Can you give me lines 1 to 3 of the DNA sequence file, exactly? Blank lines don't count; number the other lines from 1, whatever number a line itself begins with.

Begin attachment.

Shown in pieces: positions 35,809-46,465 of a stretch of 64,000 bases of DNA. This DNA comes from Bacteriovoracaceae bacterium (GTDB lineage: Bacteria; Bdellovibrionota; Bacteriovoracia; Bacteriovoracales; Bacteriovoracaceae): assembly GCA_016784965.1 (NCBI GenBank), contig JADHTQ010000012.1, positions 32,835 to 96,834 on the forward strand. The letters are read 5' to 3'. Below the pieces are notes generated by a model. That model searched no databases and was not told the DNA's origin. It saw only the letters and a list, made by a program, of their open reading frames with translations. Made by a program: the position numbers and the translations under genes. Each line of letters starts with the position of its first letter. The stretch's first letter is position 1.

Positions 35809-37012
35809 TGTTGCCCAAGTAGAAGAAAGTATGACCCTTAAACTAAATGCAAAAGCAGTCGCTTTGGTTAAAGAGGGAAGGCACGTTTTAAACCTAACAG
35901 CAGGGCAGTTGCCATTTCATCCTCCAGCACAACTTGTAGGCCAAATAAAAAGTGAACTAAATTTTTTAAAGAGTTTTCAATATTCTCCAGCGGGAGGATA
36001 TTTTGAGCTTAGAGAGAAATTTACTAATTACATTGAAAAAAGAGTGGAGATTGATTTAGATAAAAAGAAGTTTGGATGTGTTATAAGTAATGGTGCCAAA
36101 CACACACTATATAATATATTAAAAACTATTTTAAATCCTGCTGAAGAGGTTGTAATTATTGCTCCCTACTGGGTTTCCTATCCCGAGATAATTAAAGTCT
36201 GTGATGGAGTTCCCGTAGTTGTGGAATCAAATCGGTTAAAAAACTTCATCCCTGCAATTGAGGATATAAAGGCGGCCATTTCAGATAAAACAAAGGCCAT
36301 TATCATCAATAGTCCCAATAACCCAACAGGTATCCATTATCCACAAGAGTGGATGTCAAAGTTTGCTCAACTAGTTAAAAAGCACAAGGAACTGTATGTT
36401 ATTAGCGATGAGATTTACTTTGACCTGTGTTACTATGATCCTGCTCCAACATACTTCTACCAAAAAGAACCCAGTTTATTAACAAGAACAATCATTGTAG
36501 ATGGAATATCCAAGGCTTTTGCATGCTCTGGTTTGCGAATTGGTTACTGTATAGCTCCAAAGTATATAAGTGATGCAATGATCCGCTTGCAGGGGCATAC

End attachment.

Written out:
Shown in pieces: positions 35,809-46,465 of a stretch of 64,000 bases of DNA. This DNA comes from Bacteriovoracaceae bacterium (GTDB lineage: Bacteria; Bdellovibrionota; Bacteriovoracia; Bacteriovoracales; Bacteriovoracaceae): assembly GCA_016784965.1 (NCBI GenBank), contig JADHTQ010000012.1, positions 32,835 to 96,834 on the forward strand. The letters are read 5' to 3'. Below the pieces are notes generated by a model. That model searched no databases and was not told the DNA's origin. It saw only the letters and a list, made by a program, of their open reading frames with translations. Made by a program: the position numbers and the translations under genes. Each line of letters starts with the position of its first letter. The stretch's first letter is position 1.

Positions 35809-37012
35809 TGTTGCCCAAGTAGAAGAAAGTATGACCCTTAAACTAAATGCAAAAGCAGTCGCTTTGGTTAAAGAGGGAAGGCACGTTTTAAACCTAACAG